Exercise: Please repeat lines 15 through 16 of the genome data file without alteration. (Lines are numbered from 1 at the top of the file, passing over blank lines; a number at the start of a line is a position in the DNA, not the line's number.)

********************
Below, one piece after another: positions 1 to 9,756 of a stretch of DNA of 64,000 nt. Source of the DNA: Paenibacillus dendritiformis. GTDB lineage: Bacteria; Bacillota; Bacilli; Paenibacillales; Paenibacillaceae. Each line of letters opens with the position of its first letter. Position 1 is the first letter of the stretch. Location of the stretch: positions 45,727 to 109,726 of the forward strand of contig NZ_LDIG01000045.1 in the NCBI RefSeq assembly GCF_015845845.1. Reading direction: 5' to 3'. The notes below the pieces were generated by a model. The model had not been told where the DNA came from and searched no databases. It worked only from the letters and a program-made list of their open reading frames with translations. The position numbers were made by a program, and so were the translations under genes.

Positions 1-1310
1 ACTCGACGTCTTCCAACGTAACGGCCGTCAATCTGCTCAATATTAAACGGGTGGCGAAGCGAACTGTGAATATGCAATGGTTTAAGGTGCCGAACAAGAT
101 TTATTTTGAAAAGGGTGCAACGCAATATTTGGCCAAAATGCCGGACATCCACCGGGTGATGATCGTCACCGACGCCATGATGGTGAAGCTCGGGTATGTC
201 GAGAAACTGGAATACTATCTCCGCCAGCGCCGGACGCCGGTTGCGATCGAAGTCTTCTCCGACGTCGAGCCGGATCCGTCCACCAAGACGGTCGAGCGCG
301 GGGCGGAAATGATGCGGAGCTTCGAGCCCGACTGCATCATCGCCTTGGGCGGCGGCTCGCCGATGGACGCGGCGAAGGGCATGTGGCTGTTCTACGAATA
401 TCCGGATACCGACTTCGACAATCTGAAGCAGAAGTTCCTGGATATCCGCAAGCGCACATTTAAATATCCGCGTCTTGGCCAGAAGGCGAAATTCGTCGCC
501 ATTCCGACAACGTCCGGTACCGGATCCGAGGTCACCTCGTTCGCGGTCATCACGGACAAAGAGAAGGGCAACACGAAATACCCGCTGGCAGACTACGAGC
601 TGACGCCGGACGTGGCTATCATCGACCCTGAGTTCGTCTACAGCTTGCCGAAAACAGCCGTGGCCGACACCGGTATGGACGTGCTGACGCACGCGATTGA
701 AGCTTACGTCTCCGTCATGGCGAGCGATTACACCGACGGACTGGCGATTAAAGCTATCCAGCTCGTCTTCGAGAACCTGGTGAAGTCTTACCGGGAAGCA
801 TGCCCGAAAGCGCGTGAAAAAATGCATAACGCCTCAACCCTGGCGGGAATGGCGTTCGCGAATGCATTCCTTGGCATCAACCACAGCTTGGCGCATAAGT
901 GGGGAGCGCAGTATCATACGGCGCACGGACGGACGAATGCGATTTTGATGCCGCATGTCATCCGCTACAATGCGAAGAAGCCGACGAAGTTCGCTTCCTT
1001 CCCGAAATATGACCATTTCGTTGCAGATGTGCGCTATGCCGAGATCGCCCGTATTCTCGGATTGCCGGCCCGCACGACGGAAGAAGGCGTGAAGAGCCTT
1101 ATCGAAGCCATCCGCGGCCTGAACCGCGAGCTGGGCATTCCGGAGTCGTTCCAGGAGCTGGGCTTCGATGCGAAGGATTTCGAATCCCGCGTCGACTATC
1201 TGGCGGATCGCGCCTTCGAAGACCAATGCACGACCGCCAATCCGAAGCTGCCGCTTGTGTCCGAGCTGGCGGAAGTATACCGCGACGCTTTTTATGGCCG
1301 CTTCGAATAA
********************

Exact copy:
1201 TGGCGGATCGCGCCTTCGAAGACCAATGCACGACCGCCAATCCGAAGCTGCCGCTTGTGTCCGAGCTGGCGGAAGTATACCGCGACGCTTTTTATGGCCG
1301 CTTCGAATAA